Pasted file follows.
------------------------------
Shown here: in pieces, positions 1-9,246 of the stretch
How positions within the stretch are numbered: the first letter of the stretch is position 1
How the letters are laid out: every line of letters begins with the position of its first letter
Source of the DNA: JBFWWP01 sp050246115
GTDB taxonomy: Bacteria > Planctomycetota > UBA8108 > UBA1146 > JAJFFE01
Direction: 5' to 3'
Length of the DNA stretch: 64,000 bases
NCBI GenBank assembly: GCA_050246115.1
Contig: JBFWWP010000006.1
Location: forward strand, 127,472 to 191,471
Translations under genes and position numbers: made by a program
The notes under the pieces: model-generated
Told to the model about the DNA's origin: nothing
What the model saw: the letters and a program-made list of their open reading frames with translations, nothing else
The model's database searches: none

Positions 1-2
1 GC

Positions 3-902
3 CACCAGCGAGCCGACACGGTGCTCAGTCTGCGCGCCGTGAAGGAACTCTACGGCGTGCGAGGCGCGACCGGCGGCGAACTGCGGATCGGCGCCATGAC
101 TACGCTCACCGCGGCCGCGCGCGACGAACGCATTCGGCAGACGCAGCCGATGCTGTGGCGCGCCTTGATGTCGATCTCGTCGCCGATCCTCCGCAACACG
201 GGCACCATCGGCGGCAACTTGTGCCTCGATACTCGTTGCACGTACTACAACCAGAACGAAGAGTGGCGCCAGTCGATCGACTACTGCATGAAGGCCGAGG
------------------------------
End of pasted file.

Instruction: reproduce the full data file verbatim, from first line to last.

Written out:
Shown here: in pieces, positions 1-9,246 of the stretch
How positions within the stretch are numbered: the first letter of the stretch is position 1
How the letters are laid out: every line of letters begins with the position of its first letter
Source of the DNA: JBFWWP01 sp050246115
GTDB taxonomy: Bacteria > Planctomycetota > UBA8108 > UBA1146 > JAJFFE01
Direction: 5' to 3'
Length of the DNA stretch: 64,000 bases
NCBI GenBank assembly: GCA_050246115.1
Contig: JBFWWP010000006.1
Location: forward strand, 127,472 to 191,471
Translations under genes and position numbers: made by a program
The notes under the pieces: model-generated
Told to the model about the DNA's origin: nothing
What the model saw: the letters and a program-made list of their open reading frames with translations, nothing else
The model's database searches: none

Positions 1-2
1 GC

Positions 3-902
3 CACCAGCGAGCCGACACGGTGCTCAGTCTGCGCGCCGTGAAGGAACTCTACGGCGTGCGAGGCGCGACCGGCGGCGAACTGCGGATCGGCGCCATGAC
101 TACGCTCACCGCGGCCGCGCGCGACGAACGCATTCGGCAGACGCAGCCGATGCTGTGGCGCGCCTTGATGTCGATCTCGTCGCCGATCCTCCGCAACACG
201 GGCACCATCGGCGGCAACTTGTGCCTCGATACTCGTTGCACGTACTACAACCAGAACGAAGAGTGGCGCCAGTCGATCGACTACTGCATGAAGGCCGAGG